In these tighter regulatory times companies are being asked to innovate in a smarter and more considerate manner We've teamed up with the Data Protection Network and OneTrust for a new report which outlines how companies ought to approach this ...
A wise marketing professional once said: “Data ages like fish not wine…it gets worse as it gets older, not better.” In fact, it has been widely accepted for many years that data decay occurs at rates between 2% and 5% annually (depending on the type of data you have). Now, given the dramatic rise in the number of customer interaction touchpoints, driven by digital, I suspect today this figure is much higher and will continue this upward trajectory. Of course, this isn’t news to any data professional and neither is the concept of the data cleanse, but GDPR is putting new focus and impetus on marketers to discipline themselves to do something to stop the rot.
Data quality doesn’t have a deadline
It is not uncommon for organisations to have their data annually spring-cleaned. But the reality of this approach is that you can only be sure your database is up to date one day of the year. And right now, the date that businesses of all shapes and sizes have wanted to be sure their data was in perfect condition for was 25th May 2018 (D-Day for GDPR compliance). Yes, it was important to strive to meet the deadline, but it wasn’t the same as the Millennium Bug (for those of you old enough to remember it!) when on 1st January 2000 everyone breathed a sigh of relief that their IT systems had not collapsed.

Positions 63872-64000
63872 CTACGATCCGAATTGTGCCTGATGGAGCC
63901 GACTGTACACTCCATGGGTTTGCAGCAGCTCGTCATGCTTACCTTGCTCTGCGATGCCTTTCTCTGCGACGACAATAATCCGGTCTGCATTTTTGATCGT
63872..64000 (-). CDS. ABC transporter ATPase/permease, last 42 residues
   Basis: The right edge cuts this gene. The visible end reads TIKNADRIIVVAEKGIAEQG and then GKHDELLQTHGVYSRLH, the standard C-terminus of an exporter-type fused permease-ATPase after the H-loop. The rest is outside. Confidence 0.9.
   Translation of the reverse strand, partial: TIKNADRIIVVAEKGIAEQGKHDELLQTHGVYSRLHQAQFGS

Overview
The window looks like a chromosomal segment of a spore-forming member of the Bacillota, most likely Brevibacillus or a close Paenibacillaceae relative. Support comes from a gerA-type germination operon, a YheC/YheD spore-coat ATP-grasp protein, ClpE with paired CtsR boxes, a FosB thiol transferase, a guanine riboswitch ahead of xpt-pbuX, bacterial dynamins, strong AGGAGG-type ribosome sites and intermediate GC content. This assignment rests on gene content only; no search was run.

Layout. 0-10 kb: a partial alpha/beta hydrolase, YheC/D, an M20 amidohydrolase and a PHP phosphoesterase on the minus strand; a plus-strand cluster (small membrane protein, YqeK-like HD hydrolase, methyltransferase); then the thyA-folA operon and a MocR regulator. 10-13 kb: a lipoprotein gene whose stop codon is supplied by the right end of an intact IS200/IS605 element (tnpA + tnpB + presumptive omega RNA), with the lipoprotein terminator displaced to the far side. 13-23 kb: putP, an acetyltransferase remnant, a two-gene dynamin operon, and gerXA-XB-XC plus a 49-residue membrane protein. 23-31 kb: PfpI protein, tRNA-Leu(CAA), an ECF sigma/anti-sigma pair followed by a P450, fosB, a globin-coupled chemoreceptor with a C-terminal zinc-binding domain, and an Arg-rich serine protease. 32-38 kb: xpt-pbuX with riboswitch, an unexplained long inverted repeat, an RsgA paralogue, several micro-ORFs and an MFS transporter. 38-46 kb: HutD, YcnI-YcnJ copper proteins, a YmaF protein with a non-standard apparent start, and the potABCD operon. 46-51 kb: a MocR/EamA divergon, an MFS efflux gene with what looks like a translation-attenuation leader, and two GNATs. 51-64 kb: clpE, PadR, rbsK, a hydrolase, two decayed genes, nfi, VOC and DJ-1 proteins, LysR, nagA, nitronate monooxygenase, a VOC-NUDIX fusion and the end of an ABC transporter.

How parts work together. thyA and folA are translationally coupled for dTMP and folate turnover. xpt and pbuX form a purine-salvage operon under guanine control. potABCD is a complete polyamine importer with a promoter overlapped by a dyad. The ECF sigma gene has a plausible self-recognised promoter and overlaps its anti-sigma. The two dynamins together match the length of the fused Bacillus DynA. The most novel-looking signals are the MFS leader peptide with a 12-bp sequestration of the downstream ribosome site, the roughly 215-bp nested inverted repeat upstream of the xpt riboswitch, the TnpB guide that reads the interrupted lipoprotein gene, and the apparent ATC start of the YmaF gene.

GDPR is more about a way of life rather than a one-time event, as Article 5 of the regulation specifies: that data must be accurate and, where necessary, kept up to date. So, keeping data clean needs to become a habit and not a chore factored in as a once-a-year spend.
Give your data a health-check
The truth is that GDPR compliance really isn’t the main reason for having a clean and healthy database. You don’t aim to go to the gym three times a week and eat five fruits and veg every day just because of government guidelines – you do it because you see benefits in how you look and feel. The same is true of data; follow the rules and keep your data fit for purpose and the rewards will follow – keeping you better connected with customers, ensuring marketing expenditure isn’t wasted on unnecessary fulfilment costs, safeguarding brand reputation from sending ill-timed and inappropriate communications and, of course, regulatory compliance.
So, where do you begin if regular data cleansing isn’t something you do?
To continue the health and well-being analogy, you need to have a baseline of your overall fitness to help set priorities and goals, and in the data world that means an audit. Such an audit isn’t only about understanding how ‘clean’ your database is, it is about challenging what you do today, how you should do it tomorrow and how to be prepared. It is at this early stage that it is wise to enlist the knowledge and expertise of a data specialist. Doing so can save huge amounts of time and money.
What should a data audit look like?
- What data do we keep within the business? Are we permitted to keep it?
- Where is it stored? It is secure?
- Who has access to the data?